And yet, that's apparently the new policy of the Obama administration. The US is apparently going to attempt to conduct low level military operations inside Somalia against al Shabaab forces that are postured like traditional Army forces with an expectation of success and a low profile. To protect SOCOM rice bowls, we are not going to use military forces in the region that operate under COCOM control, because SOCOM is not a joint force and in this case, insists it should not operate with the joint force. There will be no heavy forces provided by the Marine Corps available to help SOCOM if things go bad, and that is an intentional choice that the Command authority for Somalia operations - the Joint Staff in DC and the National Security Council - endorses.
It is policy to discard lessons from 1993 learned in blood in Somalia, but good luck trying to get an explanation from Susan Rice why this policy makes sense, because she is probably completely clueless smiling and nodding to her SOCOM handler oblivious to the details. The lack of experience on the President's National Security Council really does matter, and this is yet another example. Maybe General Dempsey should be asked that question, although given his leadership record, expect him to simply punt the answer to someone not picking up the phone at SOCOM.
I have long believed US special operations forces are incredible, intelligent, and always make good choices, but I have to admit I'm struggling with the policy that has been developed and is being executed by the Obama administration in Somalia in October 2013. From the outside looking in, this looks like SOCOM defending rice bowls for no reason other than defending rice bowls, and while I understand the political reluctance to use Marines in Somalia, it is very hard for me to believe the US is making the best use of Special Forces in Somalia when all of the targets of value are postured in military garrisons.
That isn't going to work.
It is going to be interesting to watch Somalia unfold over the next few weeks. I do not see a scenario where special forces find much success trying to grab useful intelligence sources from the fortified town areas al Shabaab controls, because al Shabaab knows we are coming and will have a huge numerical advantage in every fight. Does that mean President Obama will do nothing? Unlikely. The question is, how far is the President willing to go to achieve a meaningful strategic victory against al Shabaab?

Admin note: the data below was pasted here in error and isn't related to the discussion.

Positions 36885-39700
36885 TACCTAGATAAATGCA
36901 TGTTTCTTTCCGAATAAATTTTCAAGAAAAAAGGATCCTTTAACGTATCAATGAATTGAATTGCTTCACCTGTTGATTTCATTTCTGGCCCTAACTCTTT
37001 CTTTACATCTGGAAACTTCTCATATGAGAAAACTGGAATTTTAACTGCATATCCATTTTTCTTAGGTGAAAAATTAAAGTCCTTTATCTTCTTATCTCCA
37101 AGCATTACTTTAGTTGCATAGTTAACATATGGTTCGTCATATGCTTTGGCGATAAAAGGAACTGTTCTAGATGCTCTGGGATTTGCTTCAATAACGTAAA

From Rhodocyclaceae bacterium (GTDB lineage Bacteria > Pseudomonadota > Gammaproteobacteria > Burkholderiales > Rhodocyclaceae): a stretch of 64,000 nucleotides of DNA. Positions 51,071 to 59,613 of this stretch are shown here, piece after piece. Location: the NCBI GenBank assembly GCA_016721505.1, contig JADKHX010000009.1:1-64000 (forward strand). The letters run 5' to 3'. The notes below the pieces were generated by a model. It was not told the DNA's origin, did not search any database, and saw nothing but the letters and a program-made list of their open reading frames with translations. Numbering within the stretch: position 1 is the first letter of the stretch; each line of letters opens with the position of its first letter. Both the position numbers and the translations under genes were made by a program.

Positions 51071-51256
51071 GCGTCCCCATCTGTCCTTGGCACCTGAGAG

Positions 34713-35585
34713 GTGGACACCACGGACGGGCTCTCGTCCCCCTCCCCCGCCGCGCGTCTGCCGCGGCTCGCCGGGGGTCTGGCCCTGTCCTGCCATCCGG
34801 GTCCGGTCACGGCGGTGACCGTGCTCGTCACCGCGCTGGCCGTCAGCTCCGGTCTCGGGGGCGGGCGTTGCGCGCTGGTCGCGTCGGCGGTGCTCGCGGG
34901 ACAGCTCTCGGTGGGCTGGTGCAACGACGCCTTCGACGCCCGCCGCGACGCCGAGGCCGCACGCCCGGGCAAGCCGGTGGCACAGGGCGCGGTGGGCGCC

Let's be honest, a drone strike on that villa Friday night would have been a huge victory for the US. It is unclear if we would have known how effective the drone strike would have been, but had the US killed Abdukadir Mohamed Abdukadir (Ikrima) and Mahad Mohamed Ali (Karate) that would have been a huge counter terrorism win for the US against al Shabaab.
Some of the instant analysis following this past weekends events suggest the President is moving away from a drone centric counter-terrorism strategy. Not so fast, because in Somalia his preferred alternative of using special operations forces on the ground isn't likely to work out well against garrisoned military forces. That is going to force a decision by the President:
- Increase the use of Drones in Somalia.
- Use the rest of the Joint Force as designed to augment special operations on the ground.
- Nibble ineffectively around the edges of towns and in rural areas with SOF.
The use of Marines and assets of the Joint Force has the potential to significantly increase civilian casualties and the likelihood of US casualties, although used in hit and run operations also give the US a much higher potential for success in significantly damaging al Shabaab. That option may not be politically possible or desirable though.
Which takes us back to contemplating the use of drones, whose demise in recent days has been widely overstated.